Digital Marketing Glossary, Part 1
Guilty as charged. I read not long ago that a lot of folks confuse or conflate “lead generation” with “demand generation.” Ummm, I reluctantly raise my hand on this one, as I discovered my ignorance when we began compiling this informal digital marketing glossary.
Just as we talk about the importance of sales and marketing agreeing on the terms they use for the processes they share, it’s important for marketers to agree on the meaning of the basic terms we use to talk about everyday marketing activities. This glossary is a first draft, and we invite your feedback. Note that we’re developing glossaries for SEO and email deliverability, so most terms that apply in those disciplines are left out of this one.
The current rev of the glossary is running over 4,000 words, so we’re going to serialize it. Here’s Part 1, A through D.
Above the fold: This term originated in newspapers: important stories ran “above the fold” so that they could be read while the paper was folded. For online assets (like your website and emails), the term references the top portion of the page, that which is visible without scrolling.
A/B testing: Testing a campaign component for effectiveness by deploying an existing, known performer (the control, usually A) against a trial version (the challenger, usually B) to a limited group, and analyzing behavioral difference among recipients. Emails and landing pages are the most-tested properties.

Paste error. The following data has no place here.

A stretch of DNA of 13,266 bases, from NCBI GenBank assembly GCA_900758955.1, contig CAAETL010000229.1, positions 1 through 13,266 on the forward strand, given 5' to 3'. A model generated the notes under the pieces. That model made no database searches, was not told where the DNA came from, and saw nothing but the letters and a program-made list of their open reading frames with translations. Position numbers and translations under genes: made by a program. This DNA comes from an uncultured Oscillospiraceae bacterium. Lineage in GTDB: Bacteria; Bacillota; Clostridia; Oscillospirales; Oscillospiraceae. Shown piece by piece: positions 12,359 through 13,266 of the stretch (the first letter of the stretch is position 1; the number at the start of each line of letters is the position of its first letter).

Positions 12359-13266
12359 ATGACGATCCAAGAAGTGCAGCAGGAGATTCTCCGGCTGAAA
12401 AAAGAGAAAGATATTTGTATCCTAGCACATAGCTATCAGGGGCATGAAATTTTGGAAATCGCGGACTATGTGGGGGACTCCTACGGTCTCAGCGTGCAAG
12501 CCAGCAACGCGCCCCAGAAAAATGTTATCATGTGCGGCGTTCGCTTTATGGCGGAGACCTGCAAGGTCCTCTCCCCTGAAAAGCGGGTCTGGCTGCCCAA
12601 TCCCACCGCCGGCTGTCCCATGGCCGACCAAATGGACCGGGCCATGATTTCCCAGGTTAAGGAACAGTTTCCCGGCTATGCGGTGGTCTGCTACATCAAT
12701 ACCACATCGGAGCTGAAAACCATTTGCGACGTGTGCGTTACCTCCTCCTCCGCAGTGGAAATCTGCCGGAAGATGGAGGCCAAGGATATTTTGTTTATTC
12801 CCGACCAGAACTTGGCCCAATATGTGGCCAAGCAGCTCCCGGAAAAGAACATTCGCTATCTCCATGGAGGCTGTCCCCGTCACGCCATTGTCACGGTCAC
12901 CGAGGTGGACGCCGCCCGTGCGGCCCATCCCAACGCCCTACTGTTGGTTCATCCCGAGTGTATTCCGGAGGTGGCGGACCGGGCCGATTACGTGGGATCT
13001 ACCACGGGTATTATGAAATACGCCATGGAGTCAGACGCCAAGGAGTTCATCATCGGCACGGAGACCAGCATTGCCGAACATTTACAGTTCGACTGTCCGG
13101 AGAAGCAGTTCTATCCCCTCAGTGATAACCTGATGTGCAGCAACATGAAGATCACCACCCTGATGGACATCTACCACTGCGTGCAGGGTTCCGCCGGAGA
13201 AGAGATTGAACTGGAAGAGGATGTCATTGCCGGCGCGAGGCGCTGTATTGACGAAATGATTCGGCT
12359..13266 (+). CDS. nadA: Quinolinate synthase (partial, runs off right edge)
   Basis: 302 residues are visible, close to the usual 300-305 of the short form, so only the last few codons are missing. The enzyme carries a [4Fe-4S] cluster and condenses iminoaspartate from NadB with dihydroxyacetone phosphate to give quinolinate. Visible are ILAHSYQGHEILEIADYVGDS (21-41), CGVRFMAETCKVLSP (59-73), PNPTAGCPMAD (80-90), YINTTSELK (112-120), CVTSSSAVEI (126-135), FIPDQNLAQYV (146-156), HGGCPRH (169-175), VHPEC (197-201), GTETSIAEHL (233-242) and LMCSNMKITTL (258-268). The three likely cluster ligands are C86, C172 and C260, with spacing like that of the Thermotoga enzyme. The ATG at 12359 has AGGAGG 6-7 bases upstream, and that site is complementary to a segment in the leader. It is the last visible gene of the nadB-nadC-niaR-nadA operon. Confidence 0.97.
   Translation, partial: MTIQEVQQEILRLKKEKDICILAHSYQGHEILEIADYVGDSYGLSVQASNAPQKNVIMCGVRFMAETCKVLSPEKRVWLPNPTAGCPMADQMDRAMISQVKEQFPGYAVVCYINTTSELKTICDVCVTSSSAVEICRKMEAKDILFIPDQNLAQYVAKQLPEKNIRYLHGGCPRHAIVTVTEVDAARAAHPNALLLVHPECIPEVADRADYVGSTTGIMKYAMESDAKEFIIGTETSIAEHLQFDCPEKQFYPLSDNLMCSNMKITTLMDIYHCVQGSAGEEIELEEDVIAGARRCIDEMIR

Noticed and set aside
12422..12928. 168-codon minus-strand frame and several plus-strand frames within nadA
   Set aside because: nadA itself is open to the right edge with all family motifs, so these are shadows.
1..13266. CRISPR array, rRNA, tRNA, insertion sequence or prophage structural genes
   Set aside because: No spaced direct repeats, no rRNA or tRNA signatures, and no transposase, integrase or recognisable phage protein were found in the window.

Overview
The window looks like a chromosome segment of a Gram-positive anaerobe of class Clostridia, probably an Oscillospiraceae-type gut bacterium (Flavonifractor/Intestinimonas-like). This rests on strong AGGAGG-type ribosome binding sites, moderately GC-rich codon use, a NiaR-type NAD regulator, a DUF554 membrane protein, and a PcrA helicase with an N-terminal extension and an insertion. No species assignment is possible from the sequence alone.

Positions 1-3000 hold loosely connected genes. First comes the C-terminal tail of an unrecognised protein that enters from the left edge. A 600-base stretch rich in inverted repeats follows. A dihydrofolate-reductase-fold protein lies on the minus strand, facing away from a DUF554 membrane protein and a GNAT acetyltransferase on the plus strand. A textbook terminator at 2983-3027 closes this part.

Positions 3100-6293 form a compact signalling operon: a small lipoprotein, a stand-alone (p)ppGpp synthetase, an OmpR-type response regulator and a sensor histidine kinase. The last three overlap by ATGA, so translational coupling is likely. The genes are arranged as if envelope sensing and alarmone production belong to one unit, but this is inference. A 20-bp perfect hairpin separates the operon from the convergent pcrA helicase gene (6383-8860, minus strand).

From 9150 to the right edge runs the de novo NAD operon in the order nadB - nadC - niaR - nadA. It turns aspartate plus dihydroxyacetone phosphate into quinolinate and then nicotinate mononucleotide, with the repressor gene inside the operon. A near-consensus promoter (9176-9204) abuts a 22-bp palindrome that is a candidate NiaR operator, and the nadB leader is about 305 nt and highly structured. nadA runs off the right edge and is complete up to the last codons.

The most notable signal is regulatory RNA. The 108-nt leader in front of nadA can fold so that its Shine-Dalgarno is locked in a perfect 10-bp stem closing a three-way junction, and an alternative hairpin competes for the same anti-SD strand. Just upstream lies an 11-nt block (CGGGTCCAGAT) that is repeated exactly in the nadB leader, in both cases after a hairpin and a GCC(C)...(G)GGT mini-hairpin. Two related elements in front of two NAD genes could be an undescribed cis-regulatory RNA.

Acquisition cost: In email marketing, the cost to generate one lead, newsletter subscriber, or customer in an individual email campaign; typically, the total campaign expense divided by the number of leads, subscribers or customers it produced.(The Email Experience Council)
AdWords: Google’s pay-per-click (PPC) search-engine marketing (SEM) program.
Algorithm: Step-by-step, ruled mathematical calculations. In digital marketing, search engines use algorithms to determine site rankings. Every search engine has its own unique, proprietary algorithm that gets updated on a regular basis. Google’s famously has more than 200 major components.
Anchor text: Any text on a website that is hyperlinked (“linked”). As an example, this anchor text links to Act-On’s Center of Excellence.
Assets: Items such as white papers, eBooks, case studies, infographics, web pages, recordings, datasheets, videos, images, signs, etc. that have value. Uses: Paid, earned, and owned media; sales, customer success, training, marketing campaigns, web pages, microsites, as offers, and more.
Attribution: Attributing something – a lead, an action, revenue – to a causal factor, such as a visit to a specific web page, or attendance at a specific webinar, or a click on a specific pay-per-click ad; or attributing something to a general tactic, such as social media. Attribution is often used to help determine which activity or group of activities lead to a desired action. Attribution is most often measured as First-Touch, Last-Touch, or Multi-Touch.
B2B marketing: Business-to-business marketing. (Examples: Intel, Gunderson rail cars, Sky Chef airline caterers)
B2C marketing: Business-to-consumer marketing. (Examples: Apple, Trek bicycles, McDonald’s)
B2G marketing: Business-to-government marketing. (Examples: Lockheed Martin, Raytheon, McKesson)